The selection of the correct lubricant for any application requires careful study of expected operational and environmental conditions. Curves and equations in various bearing selection handbooks permit the evaluation of the lubricant and these conditions relative to fatigue life in the form of a life-adjustment factor for lubrication. The calculated L10 life is multiplied by this factor to obtain a bearing life adjusted for lubrication effects.

The following illustrates how an evaluation of the oil can be made from a bearing fatigue standpoint only. An ISO VG68 oil used with a 150-millimeter (5.9055-inch) bore bearing operating at 2,000 rpm and at 75 degrees C (167 degrees F) will yield a life-adjustment factor for lubrication equal to 1.10. This same lubricant and bearing operating at 100 rpm and 50 degrees C (122 degrees F) will give a life-adjustment factor for lubrication equal to 0.61. In either of these situations, the decision to change oils in order to increase or decrease the life-adjustment factor depends on the life requirement of the machine.

In the selection of the proper lubricant for a machine, there are trade-offs and concerns other than fatigue life to consider. For instance, changing lubricant viscosities will affect the bearing operating temperature.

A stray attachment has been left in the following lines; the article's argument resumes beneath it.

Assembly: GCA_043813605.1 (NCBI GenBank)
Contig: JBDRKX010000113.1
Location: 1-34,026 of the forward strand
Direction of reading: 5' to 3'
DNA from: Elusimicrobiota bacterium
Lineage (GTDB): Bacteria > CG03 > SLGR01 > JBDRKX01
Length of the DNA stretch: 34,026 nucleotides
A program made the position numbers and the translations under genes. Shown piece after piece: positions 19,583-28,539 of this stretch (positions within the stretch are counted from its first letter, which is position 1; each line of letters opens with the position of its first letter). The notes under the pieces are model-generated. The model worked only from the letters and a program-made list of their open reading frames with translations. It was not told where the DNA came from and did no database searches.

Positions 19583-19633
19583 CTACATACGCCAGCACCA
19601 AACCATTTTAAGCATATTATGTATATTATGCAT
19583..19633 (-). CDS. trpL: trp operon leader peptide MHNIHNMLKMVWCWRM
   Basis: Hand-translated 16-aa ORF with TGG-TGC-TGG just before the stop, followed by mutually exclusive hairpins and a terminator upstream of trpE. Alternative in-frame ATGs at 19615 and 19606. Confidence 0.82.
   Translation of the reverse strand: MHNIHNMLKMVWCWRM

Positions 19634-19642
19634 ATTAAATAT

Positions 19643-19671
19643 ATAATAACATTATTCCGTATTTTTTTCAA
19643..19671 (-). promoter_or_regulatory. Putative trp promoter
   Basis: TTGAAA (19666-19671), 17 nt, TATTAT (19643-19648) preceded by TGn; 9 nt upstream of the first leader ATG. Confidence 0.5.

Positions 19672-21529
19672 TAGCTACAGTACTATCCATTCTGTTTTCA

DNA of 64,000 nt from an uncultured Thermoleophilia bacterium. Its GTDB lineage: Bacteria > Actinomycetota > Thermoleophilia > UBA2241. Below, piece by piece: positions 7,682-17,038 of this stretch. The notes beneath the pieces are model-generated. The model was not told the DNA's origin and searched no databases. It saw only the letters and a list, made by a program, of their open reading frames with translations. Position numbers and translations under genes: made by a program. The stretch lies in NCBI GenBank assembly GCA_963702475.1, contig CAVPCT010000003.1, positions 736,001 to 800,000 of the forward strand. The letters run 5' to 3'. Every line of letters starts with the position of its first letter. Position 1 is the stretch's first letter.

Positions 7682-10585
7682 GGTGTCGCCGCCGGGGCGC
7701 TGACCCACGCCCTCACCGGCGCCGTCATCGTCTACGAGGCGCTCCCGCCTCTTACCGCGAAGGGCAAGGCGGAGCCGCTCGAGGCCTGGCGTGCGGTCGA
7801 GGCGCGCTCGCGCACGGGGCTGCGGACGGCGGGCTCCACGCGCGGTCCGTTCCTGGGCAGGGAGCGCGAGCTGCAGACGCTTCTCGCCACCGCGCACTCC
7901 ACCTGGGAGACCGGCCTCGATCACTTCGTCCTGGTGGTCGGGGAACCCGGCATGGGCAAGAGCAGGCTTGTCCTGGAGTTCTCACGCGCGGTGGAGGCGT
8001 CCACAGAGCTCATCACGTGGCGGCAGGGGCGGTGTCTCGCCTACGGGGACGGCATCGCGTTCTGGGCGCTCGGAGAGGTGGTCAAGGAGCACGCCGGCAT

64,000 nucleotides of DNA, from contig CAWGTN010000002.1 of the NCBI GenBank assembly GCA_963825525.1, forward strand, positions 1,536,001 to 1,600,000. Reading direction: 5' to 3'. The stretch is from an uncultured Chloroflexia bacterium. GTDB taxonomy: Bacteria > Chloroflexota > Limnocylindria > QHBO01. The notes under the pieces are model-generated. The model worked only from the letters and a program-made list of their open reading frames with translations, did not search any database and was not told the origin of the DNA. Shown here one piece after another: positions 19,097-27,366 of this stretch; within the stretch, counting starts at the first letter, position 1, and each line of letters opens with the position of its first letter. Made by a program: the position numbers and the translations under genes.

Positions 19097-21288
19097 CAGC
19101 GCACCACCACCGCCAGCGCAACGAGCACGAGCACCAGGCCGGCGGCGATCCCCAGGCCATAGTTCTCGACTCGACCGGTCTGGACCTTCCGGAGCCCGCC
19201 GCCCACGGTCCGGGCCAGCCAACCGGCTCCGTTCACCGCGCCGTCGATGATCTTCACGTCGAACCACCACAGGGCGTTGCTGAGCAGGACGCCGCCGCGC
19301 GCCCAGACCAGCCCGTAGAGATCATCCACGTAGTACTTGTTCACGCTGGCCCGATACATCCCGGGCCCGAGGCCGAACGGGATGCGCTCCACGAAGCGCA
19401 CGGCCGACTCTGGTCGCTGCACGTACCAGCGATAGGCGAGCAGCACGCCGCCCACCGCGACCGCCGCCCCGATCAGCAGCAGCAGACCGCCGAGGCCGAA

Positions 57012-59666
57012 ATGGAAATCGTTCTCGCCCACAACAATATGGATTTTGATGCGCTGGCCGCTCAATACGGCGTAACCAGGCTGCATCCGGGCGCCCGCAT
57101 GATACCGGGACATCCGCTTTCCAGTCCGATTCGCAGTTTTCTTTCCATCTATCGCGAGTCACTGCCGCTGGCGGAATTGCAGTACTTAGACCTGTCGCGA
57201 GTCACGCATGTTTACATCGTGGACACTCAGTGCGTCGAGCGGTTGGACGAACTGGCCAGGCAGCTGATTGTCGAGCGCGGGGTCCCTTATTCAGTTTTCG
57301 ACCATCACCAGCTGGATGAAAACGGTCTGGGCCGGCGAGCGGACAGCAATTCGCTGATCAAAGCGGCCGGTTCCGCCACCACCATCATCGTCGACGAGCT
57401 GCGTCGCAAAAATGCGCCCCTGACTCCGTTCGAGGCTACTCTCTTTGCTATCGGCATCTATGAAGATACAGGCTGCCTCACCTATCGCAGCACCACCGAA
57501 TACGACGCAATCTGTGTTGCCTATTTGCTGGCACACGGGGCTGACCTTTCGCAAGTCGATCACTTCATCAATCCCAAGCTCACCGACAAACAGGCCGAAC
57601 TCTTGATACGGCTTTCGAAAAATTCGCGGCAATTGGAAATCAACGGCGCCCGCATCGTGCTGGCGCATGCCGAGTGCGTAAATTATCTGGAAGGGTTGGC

The contact area between the large end of the roller and the cone rib is also separated by a film. Even though the contact stresses at the rib and roller-end juncture are much lower than those developed on the bearing raceways, there are applications where the oil film in the cone-rib/roller-end contact can be insufficient to prevent asperity contact. If severe enough, this can result in scoring and/or welding of the asperities. This may be related to speed, oil viscosity, load or inadequate oil supply to the cone rib-roller contact. Therefore, heavy loads (including shock loads), high temperatures, low and high speeds, rapid acceleration, etc., have to be considered in evaluating the lubricant and lubrication system.

When severe operating conditions are anticipated, the use of a lubricant with an extreme pressure (EP) additive may help prevent scoring damage in the cone-rib/roller-end contact. EP additives are chemically complex materials which, when activated by localized high temperatures, form a low shear-strength film at the contact, thus preventing scoring. EP additives are typically organic compounds usually containing sulfur, phosphorus, chlorine, zinc or other materials. The EP additives in general use are predominantly sulfur-phosphorus compounds.